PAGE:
Baseball league offering a silver lining

Upper classmen taking part in play at Smokies Stadium

Riverdog Ethan Tinker got the start Monday, June 15, in the Tennessee Baseball League. (photo:Ken Leinart )
Spring sports really got a raw deal this year, with their season essentially robbed out from under them just as they were starting.

For Clinton High School, it was doubly awful, because this was supposed to be Coach Rob Stacy’s first season with the Dragons.

Every cloud has its silver lining, though, and – at least for baseball – that lining is pretty bright.

After all, how many people can say they played a tournament in Smokies Stadium?

In May, the Tennessee Smokies announced the club will host a summer league for East Tennessee High Schools for rising junior and senior baseball players.

Twelve teams have joined the league, including teams from Seymour, Gatlinburg, Morristown, Cocke, Sevier, Kodak, Jefferson, Carter, Hardin Valley, and South Doyle.

The teams are unable to use their schools’ official mascots, so the Clinton team chose the name “Riverdogs” as its moniker for the league.

Head Coach Rob Stacy can’t coach the team due to TSSAA regulations, so Kenneth Lowe, an alumnus of Clinton High School who played under Coach Alvin Taylor, has stepped up along with Lance Hamilton to lead the team.

Lowe has worked with local sports for many years now as an assistant coach at the middle school level.

“I grew up in Clinton, played football and baseball,” he said. “I’ve run the Little League programs in town for years. I’m all about Clinton and our community, so when our head coach asked if I could help out with this, I told him I’d do anything I could.”

The registration cost, according to the Smokies’ website, is $1,000 per team, which sounds enormous until one considers that the fee covers team jerseys, hats, league awards, and other expenses for a 14-game season that runs for two months. Contrast that with a normal weekend tournament that runs from $500 to $1,500, and getting to play in a professional facility – and it doesn’t seem like such a steep price anymore.

“It seems like a lot,” Lowe said. “But when you compare it to a normal tournament, it’s actually pretty good. They put the kids’ pictures up on the big screen every time they go to bat, along with trivia about them. It’s just the same as it would be for a Smokies game. It’s really top notch.”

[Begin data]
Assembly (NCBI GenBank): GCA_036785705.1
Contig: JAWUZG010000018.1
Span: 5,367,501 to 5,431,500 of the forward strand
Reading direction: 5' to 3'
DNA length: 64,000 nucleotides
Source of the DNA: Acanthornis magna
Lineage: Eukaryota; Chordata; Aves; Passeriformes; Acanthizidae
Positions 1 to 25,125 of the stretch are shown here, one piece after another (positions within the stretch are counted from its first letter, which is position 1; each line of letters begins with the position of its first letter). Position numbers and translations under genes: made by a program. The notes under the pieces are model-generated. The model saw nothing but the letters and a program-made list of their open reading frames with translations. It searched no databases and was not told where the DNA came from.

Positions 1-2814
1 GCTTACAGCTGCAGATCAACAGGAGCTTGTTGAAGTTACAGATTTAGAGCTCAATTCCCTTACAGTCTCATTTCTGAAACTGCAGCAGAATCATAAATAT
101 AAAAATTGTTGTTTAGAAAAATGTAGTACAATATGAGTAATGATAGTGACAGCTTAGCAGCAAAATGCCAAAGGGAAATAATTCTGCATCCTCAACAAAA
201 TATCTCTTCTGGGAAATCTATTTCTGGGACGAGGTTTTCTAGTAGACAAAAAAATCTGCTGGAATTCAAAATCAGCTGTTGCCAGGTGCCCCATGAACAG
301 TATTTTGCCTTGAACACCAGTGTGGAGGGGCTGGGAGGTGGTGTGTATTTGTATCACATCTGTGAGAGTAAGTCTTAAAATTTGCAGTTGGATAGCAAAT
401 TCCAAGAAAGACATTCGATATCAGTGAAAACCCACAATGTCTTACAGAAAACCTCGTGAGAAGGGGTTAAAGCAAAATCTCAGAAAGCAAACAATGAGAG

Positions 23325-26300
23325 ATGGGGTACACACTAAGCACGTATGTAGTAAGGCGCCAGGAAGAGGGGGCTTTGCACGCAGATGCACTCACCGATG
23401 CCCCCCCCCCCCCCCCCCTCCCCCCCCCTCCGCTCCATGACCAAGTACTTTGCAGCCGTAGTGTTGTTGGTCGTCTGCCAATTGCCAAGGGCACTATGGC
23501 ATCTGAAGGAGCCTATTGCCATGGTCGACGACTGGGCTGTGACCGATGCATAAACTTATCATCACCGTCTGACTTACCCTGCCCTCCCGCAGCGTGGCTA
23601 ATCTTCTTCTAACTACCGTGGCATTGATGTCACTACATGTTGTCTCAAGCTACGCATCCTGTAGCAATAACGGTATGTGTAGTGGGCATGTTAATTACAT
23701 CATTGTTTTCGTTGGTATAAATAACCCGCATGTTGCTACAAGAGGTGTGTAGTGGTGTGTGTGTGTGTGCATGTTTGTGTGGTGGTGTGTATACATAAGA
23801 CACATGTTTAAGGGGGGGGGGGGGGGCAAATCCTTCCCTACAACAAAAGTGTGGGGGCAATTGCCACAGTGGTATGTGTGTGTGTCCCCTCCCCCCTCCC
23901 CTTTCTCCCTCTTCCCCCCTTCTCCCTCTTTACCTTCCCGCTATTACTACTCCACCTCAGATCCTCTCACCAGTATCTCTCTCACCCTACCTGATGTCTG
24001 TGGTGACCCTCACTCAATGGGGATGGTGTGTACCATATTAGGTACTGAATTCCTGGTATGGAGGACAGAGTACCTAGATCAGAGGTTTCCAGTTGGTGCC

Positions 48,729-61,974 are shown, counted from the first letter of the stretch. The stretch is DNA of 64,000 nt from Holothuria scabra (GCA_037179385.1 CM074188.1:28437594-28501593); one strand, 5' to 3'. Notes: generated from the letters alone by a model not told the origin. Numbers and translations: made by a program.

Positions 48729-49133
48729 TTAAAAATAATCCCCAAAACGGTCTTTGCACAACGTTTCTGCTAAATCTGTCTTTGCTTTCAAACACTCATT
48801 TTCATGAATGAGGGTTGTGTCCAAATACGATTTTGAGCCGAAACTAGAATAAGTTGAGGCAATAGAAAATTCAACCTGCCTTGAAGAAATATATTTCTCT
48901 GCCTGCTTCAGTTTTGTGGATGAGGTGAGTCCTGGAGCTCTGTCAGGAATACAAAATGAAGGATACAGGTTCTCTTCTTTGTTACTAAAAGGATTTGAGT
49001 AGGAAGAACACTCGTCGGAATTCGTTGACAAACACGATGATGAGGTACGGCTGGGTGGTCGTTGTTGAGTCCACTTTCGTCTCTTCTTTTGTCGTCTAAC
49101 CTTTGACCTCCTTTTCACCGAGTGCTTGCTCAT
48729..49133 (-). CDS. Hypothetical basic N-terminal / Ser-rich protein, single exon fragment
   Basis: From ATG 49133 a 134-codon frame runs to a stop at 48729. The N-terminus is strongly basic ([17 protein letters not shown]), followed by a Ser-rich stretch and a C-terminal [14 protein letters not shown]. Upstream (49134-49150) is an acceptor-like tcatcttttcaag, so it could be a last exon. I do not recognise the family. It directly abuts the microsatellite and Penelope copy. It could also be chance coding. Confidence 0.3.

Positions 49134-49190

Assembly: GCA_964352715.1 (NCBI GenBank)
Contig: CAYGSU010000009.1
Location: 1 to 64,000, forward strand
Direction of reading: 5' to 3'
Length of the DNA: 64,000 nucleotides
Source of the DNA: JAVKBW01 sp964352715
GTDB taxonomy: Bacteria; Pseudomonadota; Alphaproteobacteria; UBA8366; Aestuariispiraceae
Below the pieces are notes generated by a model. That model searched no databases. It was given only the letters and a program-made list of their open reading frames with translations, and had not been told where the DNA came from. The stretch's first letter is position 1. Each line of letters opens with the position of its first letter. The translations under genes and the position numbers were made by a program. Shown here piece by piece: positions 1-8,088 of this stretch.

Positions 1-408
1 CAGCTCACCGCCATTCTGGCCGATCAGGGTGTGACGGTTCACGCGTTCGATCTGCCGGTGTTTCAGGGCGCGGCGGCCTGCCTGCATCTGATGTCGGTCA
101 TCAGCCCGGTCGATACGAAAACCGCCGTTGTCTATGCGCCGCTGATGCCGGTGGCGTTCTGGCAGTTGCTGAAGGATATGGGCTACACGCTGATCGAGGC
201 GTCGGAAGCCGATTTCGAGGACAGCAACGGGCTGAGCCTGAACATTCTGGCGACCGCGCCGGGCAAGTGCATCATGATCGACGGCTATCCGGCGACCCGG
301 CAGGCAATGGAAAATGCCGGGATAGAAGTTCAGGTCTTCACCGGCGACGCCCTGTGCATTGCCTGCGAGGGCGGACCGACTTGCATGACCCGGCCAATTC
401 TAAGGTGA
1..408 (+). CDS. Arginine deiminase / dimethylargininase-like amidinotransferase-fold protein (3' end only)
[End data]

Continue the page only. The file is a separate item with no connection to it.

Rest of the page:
The stadium will observe social distancing guidelines, according to the Smokies’ official website, but spectators will still be able to purchase concessions and participate in on-field games and experiences. The Riverdogs are trying their best to practice social distancing as well when they – uh – practice.

Lowe said that, at least so far, the experience has been great, and he’s grateful to be able to participate.

“A lot of the high school teams that got their season canceled have joined in, and we’re lucky that we got in,” he said. “Our booster club was able to pay our fees and sponsor us and get us in. The first game was great, we won 4-1 over a team from Morristown across six innings. Chase Lockard was our starting pitcher, and everyone was just really excited to be back on the field.”

The team has eight seniors on it, including a player from Anderson County High School who joined the team.

With the focus on seniors, it’s easy to forget the underclassmen and how they’ve been affected by all this. The freshmen who would usually spend this time acclimating to the difference between middle and high school baseball had that experience completely cut off, meaning they’ll be a year behind and have to play catch-up next year.

Still, the league itself is mostly aimed at seniors and juniors.

“It’s a chance to get them some playing time,” said Lowe. “A couple of these kids had aspirations of going on to play college ball and they never got the chance to really show off or anything like that.”

The Riverdogs had only played one game at the time of Lowe’s comments for this story, but he said the community support they received was “phenomenal.”

“That first night, we had an absolutely great home crowd, and that was all the way at Smokies Stadium,” he said. “We had a full-blown student section from Anderson County and Clinton. Students from both schools came out to support us. We probably had more people at that game than we’ve had at a lot of home games.”

Entry to the games is $5 per person, and there are (usually) three games played per night, with the one fee granting access to all three games. Games start at 2:30 p.m.

“Please come out and support the kids,” Lowe said. “They missed out on a season they worked so hard for. Come take a ‘nine-inning-vacation,’ as they say.”